Media Love Triangle: I Love My TiVo More, But Live TV Always Gets Screwed

I'm caught up in a bit of a media love triangle right now, and I've recently noticed some differences in how I treat the parties involved. See, live TV and I have a somewhat dysfunctional relationship: I almost never watch live TV without the company of my laptop computer. It works for us; I've been doing this for years. But I've started to notice that the computer companion is not present when I'm watching my TiVo programs.

As a busy commuter in the middle of planning a major life event, I have little free time in the evenings. It seems such a waste to sit in front of the TV to watch live programming without also checking my personal email, catching up with world news or conducting wedding-related research. I have always been one to complete other tasks like cooking dinner or folding laundry with the TV on. In fact, I don't think it's possible for me to fold laundry without the TV to distract me from that tediously boring task. My dependence on the laptop while watching live TV is, however, is a bit different than mindless laundry folding while watching "Law & Order" or "CSI."



My laptop commands my attention over the TV programming when I am exposed to both concurrently. I tend to give my RSS feeds or email more attention than I give TV programming. When I watch TiVo, things are different. I usually save my TiVoed programs to watch after I've accomplished my online or computer-based tasks for the evening, so I can give them my uninterrupted and undivided attention. I almost never bring my laptop to bed with my TiVo -- that would just be wrong.

As I consider the distinction I make between live and recorded TV, I notice several trends: 1) I treat advertising and programming differently during each mode of TV watching; and 2) TV switches from a passive and secondary medium during live TV to an active and primary medium during prerecorded TV.

First, let's talk about my astonishing lack of discrimination between advertising and programming when watching live TV (and, of course, using my laptop). It is not the ads I'm neglecting during live TV, it is all content across the board. Ads and programming alike take the backseat when I'm designing my invitations, emailing my mom and sisters about Christmas gifts or furiously poring through a foreign policy news brief.

When I watch TiVo, however, I don't watch advertising. I skip through ad pods gracefully and expertly as I anticipate the next segment of programming. But the fact that I fast-forward through ads when I watch recorded TV shows isn't about a raging desire to avoid ads. Rather, I get so into my episode of "Boston Legal" that I want to get back to the story as quickly as possible. I want to know what happens next on "Burn Notice," so I skip the ads rather than sit through an interruption.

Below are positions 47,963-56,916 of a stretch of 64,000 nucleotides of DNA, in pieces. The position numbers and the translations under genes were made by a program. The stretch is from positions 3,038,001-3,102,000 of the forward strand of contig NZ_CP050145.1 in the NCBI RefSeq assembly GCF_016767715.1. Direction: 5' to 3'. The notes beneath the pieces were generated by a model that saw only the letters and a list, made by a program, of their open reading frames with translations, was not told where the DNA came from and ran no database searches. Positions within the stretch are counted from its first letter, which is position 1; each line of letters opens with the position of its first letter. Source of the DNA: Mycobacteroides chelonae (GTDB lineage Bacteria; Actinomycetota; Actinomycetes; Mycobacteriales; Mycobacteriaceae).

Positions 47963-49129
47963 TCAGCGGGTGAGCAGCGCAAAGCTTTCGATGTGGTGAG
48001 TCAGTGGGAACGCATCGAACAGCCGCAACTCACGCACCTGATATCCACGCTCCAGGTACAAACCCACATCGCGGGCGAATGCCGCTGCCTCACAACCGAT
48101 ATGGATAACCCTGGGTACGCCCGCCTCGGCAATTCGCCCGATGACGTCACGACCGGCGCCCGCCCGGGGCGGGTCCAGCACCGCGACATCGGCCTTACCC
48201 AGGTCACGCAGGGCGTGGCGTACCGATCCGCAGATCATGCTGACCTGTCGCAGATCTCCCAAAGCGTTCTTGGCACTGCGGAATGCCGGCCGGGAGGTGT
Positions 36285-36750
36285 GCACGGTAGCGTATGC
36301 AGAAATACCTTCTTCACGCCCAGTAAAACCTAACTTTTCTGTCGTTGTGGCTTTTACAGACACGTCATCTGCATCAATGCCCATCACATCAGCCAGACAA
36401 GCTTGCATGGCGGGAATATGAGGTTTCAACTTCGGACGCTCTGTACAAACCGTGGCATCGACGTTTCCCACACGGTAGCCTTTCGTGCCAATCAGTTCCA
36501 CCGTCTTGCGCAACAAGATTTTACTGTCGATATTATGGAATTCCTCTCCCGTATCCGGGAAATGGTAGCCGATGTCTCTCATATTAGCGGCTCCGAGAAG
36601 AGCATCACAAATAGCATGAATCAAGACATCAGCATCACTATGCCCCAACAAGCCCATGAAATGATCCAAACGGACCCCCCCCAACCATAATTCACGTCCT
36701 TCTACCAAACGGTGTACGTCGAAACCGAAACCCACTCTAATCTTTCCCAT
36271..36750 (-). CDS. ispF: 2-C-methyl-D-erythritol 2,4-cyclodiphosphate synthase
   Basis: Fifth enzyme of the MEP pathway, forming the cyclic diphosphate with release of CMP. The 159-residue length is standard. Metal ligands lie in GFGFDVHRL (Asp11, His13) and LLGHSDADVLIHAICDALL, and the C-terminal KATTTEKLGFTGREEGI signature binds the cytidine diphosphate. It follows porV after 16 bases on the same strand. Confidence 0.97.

I suppose you could look at my behavior and lament the fact that in both scenarios I am not paying attention to advertising. But, I prefer to note that in the case of prerecorded shows, I AM paying attention to the programming, and that is at least an improvement over not attending to any content whatsoever. The trick, I suppose, is to figure out how to interest me in the advertising as well -- make it relevant to the story I don't want to leave in the first place, perhaps?

The question of how to engage me in all types of content brings me to the fact that TV becomes a primary and active medium only when I watch my recorded shows. As I've noted before, my computer tasks take precedence when I watch live TV because I am actively engaged with my laptop. Thereby, my relationship with live TV is passive and the TV is the background, secondary medium in this equation.

This tendency for TV to be secondary when used concurrently with other media is one that the CMD has discussed in our Middletown Media Studies II reports and in a subsequent whitepaper, Engaging the Ad-Supported Media. This notion of different levels of engagement was extended ever further in a white paper for the ARF Audience Measurement Symposium in 2006. Mind the Measurement Gap discusses "6 degrees of engagement," noting the ways in which we tend to engage with media differently depending on 1) whether we are exposed to a medium in the context of other concurrent life activities and 2) whether the exposure is concurrent with other media. When used-alone TV is primary; add other activities or media and TV will tend to be secondary.

That I move away from my laptop when I want to focus all of my attention on the TV (i.e., when I watch my TiVo programs) also supports this finding. I don't want my computer to take attention away from my programs. The key difference here, I believe, is that my recorded programs are appointment viewing and most of the live programming I watch is not. I choose my favorite programs, record them and save them for a time when I can afford to watch them without my laptop in front of me and other tasks at hand.

In other words, I make time for my TiVo and treat it with a respect that I don't show for live TV because TiVo gives me what live TV cannot: my favorite programs when I have time for them, and the opportunity to watch only the programming that I enjoy without interruption from unrelated content. If live TV offered me the same opportunity, perhaps I would treat it the same way I treat my TiVo: put the laptop away and give live TV the undivided attention it wants. Whether VOD or iTV will accomplish this relationship change remains to be seen.

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